Canadiens Trade Review: Dadonov for Gurianov Outcome
The Montreal Canadiens had very little to lose when traded Evgenii Dadonov to the Dallas Stars in exchange for Denis Gurianov at the 2023 Trade Deadline.
Dadonov, 34, was struggling to produce in Martin St-Louis’ system in addition to being an impending free agent.
That’s not to say he was playing poorly.
If anything, Dadonov deserved to have his name added to the scoresheet with a lot more frequency during his tenure with the Canadiens.
But there’s no such thing as ‘deserve’ in sports.
With just 14 points in 50 games, the Canadiens were lucky to receive anything of value for Dadonov’s expiring rights. And though they didn’t acquire a blue chip asset, they certainly decided to swing for the fences when they acquired Gurianov. He was younger, faster, and looking for a fresh start.
A team like Montreal presented a perfect opportunity to turn the page on the disappointing end to his time with the Stars.
Hot Start, Quick Fade
Gurianov got off to a great start.
Not only did he have a penchant for driving the net, it took him a little over a game to score his first goal in a Canadiens uniform.
For a team that desperately lacked shooting talent, he seemed like a godsend.
Gurianov’s first goal as a Hab and it’s a rocket pic.twitter.com/VqvrUasInl
— Habs Fan TV (@habsfantv_) March 3, 2023
But the concerns that arose in Dallas quickly came to the forefront.
The biggest red flag was his lack of defensive awareness. Gurianov knows what to do in the offensive zone, but it’s doubtful he could identify his own goaltender in a police lineup.
The lack of balance in his style of play meant that if he was not helping in the offensive zone he quickly became a player that made a negative impact.
The inconsistencies in his game, mostly work ethic and production related, meant that he was a liability on most nights, as evidenced by the final 10 games of the season in which he was kept off the scoresheet.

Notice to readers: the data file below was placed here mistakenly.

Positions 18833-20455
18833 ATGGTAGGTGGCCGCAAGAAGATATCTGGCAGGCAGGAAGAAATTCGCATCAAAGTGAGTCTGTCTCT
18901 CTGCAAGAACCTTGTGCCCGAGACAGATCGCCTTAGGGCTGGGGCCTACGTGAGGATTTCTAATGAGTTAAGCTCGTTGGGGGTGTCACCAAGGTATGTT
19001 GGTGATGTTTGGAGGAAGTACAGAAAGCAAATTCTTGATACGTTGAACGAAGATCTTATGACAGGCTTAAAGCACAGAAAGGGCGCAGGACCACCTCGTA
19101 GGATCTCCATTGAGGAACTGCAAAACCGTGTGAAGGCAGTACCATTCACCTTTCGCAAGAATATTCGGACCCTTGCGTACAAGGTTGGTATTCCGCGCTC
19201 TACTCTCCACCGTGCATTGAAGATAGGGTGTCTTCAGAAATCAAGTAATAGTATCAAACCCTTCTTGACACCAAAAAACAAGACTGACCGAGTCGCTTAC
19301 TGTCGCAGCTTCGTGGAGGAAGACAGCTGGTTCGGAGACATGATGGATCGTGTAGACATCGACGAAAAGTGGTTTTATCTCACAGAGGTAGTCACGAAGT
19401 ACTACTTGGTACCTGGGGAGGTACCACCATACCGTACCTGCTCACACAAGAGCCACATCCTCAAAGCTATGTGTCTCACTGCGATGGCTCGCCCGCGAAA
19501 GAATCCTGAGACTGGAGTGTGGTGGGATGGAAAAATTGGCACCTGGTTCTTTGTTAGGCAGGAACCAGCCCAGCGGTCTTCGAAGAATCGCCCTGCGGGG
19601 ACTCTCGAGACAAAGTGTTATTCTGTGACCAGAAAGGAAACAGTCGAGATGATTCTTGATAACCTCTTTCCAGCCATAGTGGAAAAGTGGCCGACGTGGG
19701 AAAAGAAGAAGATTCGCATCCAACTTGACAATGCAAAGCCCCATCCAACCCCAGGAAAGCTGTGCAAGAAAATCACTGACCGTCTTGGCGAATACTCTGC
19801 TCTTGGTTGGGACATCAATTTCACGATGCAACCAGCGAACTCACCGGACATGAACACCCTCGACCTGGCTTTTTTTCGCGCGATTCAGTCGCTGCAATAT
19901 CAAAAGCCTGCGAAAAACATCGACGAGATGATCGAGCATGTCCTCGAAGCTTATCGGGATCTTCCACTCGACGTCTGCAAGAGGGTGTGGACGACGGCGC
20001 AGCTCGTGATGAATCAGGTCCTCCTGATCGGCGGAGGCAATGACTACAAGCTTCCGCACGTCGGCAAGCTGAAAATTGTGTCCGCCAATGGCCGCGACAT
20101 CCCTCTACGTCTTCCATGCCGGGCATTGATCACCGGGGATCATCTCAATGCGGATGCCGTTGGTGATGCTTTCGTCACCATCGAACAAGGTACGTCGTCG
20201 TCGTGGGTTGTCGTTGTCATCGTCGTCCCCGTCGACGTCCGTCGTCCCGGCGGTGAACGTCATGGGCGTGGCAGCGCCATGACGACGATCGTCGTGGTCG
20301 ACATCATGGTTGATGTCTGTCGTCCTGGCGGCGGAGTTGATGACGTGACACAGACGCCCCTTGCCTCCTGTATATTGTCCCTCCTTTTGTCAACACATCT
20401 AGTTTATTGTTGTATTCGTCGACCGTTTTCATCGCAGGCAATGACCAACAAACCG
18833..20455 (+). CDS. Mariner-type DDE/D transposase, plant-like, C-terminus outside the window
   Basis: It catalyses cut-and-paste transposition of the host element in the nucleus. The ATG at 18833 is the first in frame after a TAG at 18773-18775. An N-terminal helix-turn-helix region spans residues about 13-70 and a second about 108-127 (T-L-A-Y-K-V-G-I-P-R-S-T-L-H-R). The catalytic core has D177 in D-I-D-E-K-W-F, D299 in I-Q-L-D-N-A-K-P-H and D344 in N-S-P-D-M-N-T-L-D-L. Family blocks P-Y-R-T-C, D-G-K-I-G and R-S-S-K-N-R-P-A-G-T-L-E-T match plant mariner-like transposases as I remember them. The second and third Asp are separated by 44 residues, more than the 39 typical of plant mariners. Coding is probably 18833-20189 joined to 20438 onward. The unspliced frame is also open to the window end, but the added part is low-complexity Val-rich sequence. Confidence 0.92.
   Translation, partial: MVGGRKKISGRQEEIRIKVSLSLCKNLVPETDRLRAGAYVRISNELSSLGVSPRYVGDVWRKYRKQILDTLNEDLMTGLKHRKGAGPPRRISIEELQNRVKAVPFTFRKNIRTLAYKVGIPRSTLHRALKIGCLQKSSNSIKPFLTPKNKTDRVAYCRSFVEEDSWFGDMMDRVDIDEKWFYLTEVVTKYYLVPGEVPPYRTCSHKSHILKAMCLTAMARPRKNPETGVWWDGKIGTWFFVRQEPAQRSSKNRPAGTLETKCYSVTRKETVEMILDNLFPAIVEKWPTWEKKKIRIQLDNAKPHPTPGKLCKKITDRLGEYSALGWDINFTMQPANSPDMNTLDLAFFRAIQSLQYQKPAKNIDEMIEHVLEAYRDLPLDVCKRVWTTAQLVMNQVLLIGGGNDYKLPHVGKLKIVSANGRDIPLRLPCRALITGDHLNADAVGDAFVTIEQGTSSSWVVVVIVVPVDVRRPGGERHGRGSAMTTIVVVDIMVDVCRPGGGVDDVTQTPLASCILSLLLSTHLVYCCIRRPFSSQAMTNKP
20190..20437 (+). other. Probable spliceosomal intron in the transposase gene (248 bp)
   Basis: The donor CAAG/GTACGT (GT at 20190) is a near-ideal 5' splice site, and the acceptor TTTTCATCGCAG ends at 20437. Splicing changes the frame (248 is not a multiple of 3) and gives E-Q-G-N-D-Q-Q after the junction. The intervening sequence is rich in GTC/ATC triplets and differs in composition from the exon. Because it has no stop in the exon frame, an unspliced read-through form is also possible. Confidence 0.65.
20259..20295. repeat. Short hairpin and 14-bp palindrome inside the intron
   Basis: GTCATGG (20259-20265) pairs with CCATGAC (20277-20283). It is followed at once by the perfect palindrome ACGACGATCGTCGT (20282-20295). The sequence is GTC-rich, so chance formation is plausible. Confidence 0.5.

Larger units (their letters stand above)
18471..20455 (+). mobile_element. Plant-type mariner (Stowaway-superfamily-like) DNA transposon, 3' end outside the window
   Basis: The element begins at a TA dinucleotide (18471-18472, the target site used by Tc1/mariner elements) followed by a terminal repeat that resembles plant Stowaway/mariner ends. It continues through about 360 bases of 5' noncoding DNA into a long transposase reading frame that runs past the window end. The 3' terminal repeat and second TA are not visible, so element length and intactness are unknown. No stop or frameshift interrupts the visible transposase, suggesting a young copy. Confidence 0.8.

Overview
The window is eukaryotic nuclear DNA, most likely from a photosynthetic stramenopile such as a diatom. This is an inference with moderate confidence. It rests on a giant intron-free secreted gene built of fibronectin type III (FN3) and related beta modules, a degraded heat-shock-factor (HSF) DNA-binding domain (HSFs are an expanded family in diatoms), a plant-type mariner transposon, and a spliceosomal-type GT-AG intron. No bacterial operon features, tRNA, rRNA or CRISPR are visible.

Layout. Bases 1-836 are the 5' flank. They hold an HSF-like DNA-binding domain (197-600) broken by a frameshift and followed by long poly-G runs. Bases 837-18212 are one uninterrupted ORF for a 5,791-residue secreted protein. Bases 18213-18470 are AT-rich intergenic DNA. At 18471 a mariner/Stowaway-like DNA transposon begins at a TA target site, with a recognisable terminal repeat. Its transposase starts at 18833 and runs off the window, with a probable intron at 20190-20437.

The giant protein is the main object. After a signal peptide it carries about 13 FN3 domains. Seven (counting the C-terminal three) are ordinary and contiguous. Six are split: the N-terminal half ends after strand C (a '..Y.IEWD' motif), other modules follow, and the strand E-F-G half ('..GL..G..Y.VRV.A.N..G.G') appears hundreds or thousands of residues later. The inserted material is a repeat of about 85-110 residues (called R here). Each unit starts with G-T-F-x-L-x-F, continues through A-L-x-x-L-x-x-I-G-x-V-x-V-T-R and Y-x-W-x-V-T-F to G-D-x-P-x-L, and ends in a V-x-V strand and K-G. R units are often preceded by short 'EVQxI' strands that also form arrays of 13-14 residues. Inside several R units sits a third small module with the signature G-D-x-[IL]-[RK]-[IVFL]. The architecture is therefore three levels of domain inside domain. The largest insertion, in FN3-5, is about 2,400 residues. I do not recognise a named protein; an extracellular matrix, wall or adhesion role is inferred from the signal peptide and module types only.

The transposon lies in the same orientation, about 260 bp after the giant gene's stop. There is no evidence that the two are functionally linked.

His tumultuous 23-game audition with the Canadiens ended with Gurianov earning five goals and three assists, but more alarmingly, the team also struggled to control the play whenever he was on the ice, to the tune of less than 40 percent of the quality scoring chances.
The Montreal Canadiens could very well re-sign the speedy winger, but they’ll have to be cautious with contract offers.
Strong Start, Sustained Offence
Dadonov scored a goal just a few shifts into his first game with the Stars, and he has not looked back since.
Evgenii Dadonov takes Johnston's pass up the center of the ice and tallies a beauty in his Stars debut!#TexasHockey pic.twitter.com/SbOqVEdC3Y
— Hockey Daily 365 l NHL Highlights (@HockeyDaily365) February 28, 2023
He ended up scoring three goals and 12 assists in 23 games while playing as a depth forward, and has since added four goals and four assists in 11 playoff matchups.
As previously mentioned, Dadonov’s production numbers in Montreal did not represent a fair assessment of his talent, which made his sudden uptick in scoring rather predictable.
Agreed. His production really isn't flattering to his play in recent weeks.
He's been good.
— Marc Dumont (@MarcPDumont) February 12, 2023
But it wasn’t just a matter of receiving a fresh start.
As is often the case, it was all about his usage.